INTERVIEW // Lamar Johnson

November 28th // Interviewer: Shane Allen // TV

Lamar Johnson plays the character Kofi, in Showtimes brand new show Your Honor, premiering December 5th. Take a look as he breaks down his character and what it took to find him.


Your Honor is a story that shows you how as people, we all come from different circumstances. How the environments we live in can dictate our positions in society and exposes those unfair advantages that work in favor of some and against others.


Lamar's Character Kofi exemplifies just that, when the odds are against you and how somethings are not in your control. How do you persevere and hold your own when everything seems to you have nothing to hold on to.


Without giving too much away, can you explain who your character is in Your Honor?

His name is Kofi, a teenager that lives in the ninth ward of New Orleans. He is just a product of his circumstance, as a lot of people are. He’s a product of that environment. He's the eldest out of all of his siblings and he has a responsibility to provide, he sort of the father figure for the family. He is tasked with doing this job that just goes horribly wrong for him. He's forced to make a bigger decision than he is. It's no longer about him. It's about his family and the safety of his family and the safety of his siblings. He's met with an ultimatum and he makes a decision.


What do you think are the most important aspects of the character that you were trying to portray?

This character is a big catalyst for what premise of the show and what's it's rooted in. It’s a bigger conversation about privilege and about sacrifice. I talked to a lot of the drivers in New Orleans and the people that live there. They would say these things are real, these stories that we're tellinging are real. New Orleans is pretty, but it's corrupt, The show is quite unapologetic and I wanted to be a part of a narrative that was going to push things, push boundaries and make people feel uncomfortable. Start those types of conversations.





I think there's a lot to take from this character,his arc and the sacrifices that he makes. There's a lot of strength in him. For what he endures and what he goes through, he holds onto his strength and he holds onto that integrity, even though there's moments where he feels like he has nothing. You find the makeup of a person when they're met with those types of circumstances and those types of decisions.


In portraying this character, would you say it's more of finding the character within yourself or more kind of wiping yourself clean to build yourself up to a new person?

I think it's a bit of both, It's necessary for you to actually put a bit of yourself in there. So at least there's some truth. You need to find the truth, where's the truth in what it is that you're doing. Then at the same time, you also just have to be present in that character’s circumstance and understand the context of where they come from.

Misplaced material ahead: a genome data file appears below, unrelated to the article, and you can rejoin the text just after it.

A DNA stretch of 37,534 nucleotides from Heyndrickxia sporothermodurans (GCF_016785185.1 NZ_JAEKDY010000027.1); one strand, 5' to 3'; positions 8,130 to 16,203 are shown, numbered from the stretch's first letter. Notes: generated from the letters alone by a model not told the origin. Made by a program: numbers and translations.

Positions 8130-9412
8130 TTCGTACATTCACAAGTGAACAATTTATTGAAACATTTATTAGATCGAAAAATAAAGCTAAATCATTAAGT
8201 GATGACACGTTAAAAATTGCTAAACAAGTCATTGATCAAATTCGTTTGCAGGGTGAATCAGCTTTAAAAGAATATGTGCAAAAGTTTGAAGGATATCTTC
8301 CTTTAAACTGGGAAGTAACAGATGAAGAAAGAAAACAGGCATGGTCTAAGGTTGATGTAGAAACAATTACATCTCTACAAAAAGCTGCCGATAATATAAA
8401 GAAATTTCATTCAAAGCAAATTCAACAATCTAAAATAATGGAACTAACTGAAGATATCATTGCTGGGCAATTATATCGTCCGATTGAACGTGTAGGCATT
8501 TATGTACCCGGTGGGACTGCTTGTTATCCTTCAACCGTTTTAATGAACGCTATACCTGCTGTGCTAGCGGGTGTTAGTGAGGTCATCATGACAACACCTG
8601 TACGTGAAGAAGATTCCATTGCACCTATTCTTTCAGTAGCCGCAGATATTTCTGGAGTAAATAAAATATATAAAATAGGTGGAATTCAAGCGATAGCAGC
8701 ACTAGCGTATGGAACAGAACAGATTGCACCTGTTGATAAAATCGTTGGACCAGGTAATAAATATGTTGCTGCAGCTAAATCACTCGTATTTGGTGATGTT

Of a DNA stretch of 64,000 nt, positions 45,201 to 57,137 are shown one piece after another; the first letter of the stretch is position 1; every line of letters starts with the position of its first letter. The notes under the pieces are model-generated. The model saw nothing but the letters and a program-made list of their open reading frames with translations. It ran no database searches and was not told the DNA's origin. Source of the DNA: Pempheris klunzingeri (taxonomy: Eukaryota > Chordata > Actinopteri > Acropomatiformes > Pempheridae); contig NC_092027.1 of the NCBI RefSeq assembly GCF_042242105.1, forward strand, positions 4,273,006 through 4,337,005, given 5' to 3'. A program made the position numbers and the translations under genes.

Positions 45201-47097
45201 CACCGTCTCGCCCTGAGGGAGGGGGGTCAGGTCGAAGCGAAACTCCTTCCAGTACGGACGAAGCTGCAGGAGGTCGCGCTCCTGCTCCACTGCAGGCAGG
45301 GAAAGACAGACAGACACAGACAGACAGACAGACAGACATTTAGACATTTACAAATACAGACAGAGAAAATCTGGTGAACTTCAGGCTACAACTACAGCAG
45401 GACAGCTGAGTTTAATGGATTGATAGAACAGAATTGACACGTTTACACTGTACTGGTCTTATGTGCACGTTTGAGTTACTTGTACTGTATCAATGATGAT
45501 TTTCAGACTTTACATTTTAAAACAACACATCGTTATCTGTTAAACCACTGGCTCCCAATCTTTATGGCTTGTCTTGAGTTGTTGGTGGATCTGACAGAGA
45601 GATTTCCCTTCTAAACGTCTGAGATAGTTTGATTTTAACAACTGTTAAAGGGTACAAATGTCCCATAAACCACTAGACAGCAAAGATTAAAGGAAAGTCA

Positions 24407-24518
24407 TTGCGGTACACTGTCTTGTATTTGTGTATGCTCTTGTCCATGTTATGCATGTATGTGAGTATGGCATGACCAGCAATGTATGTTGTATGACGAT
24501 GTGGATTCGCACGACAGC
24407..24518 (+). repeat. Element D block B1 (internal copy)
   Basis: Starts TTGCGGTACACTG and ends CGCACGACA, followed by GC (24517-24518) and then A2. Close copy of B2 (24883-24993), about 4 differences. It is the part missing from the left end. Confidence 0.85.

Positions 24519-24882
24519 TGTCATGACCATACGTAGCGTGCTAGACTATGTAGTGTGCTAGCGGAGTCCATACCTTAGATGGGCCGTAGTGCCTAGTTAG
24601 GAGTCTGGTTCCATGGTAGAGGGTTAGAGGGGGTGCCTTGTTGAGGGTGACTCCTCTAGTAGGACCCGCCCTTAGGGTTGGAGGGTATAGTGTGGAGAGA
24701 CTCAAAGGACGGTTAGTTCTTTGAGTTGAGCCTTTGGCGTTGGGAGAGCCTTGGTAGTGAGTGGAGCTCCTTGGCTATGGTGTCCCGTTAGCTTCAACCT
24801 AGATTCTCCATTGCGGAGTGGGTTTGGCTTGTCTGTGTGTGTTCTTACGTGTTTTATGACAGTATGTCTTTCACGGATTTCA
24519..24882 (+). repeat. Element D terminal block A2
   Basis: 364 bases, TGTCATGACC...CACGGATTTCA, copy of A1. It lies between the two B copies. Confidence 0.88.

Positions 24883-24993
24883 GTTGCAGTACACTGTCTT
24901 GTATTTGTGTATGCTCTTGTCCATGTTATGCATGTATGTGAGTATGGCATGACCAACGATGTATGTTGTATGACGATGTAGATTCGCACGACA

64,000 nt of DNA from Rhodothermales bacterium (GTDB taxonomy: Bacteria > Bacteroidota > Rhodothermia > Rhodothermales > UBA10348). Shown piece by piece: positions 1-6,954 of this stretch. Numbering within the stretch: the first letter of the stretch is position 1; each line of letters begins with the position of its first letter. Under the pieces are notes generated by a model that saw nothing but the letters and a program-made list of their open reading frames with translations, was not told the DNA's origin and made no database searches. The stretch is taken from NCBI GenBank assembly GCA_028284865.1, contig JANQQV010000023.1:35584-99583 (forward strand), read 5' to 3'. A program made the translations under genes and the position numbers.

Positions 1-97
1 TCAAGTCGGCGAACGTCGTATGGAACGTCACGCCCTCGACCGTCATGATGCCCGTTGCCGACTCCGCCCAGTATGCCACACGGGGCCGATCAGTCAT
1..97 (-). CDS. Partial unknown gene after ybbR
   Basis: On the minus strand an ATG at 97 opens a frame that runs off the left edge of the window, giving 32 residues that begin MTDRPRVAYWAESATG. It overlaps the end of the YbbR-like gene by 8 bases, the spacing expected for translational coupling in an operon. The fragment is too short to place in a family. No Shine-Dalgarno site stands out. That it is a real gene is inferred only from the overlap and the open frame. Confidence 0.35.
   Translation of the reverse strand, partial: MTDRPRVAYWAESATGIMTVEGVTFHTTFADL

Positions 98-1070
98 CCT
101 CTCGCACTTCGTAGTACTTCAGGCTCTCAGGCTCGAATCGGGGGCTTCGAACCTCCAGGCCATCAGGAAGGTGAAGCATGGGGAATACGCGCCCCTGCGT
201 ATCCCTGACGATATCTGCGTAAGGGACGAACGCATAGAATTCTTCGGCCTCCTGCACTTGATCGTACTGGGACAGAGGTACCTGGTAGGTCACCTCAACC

How much freedom do you have in playing this character on set?

You know, it was quite beautiful. I remember actually there was a moment where I did a scene and, my director and I, Edward Berger, we just ended up walking, we're walking and he was telling me,he really liked what you're doing with this character. He said “No, he's yours now,” He gave me a lot of freedom,to arc out this character and make decisions. It was quite collaborative too, Edward was a great director, he helped guide me to where I needed to be.





How was the overall energy on set? Was it a pleasant place to be, did you enjoy your cast members?

My experience was very positive,I had to just be in a specific headspace just because of what Kofi experiences and what he goes through in the show. I just had to allow myself to be in a space. The environment and everything was very light. Even if we're doing something that was very heavy, it still remained light, which was really great to feel and have. I think everybody on set knew what we were creating. Everybody showed up every day ready to work.It was a very positive experience.


What were some of you first creative outlets as a kid?

Well, I actually started off as a dancer. I started doing that professionally and was part of ldance crew. I did all of those things and got perform at the Apollo theater. Dance led me to go to an art school in high school. So I went to an art school in high school and that's when I picked up acting. Acting just kind of became my second love. I made the transition from dance to acting because it just started to encompass my world.


If you can succeed in one art form, you can put that same energy into something else.

Exactly. I think also for artists, it's a form of expression. It all comes from the same place, regardless of the medium, whether it's dance, whether it's painting, whether it's acting, design, it's just about finding the lane that you're going to step into and express yourself through that.


What's the main difference between like a process of practicing for dance compared to acting. Cause dancing, you can dance anywhere, but that's not so much the case for acting.

I know that's actually quite interesting. Well the process for dance is what you said, you can really dance anywhere. You can dance to anything, you can dance to nothing. With acting you sort of need a setup facilitated for yourself to get to where you need it, if that makes sense. So the process of dancing is more of a physical thing, right? You would have rehearsals just like how you would have rehearsals for acting, you're still working a muscle, but with dance, It's more of a physical act,


Acting is more mental and emotional. You have to kind of marry all of these things and be in line. You tap in, it's more carried through the dialogue and driven through story. Whereas dancing is driven more through music.




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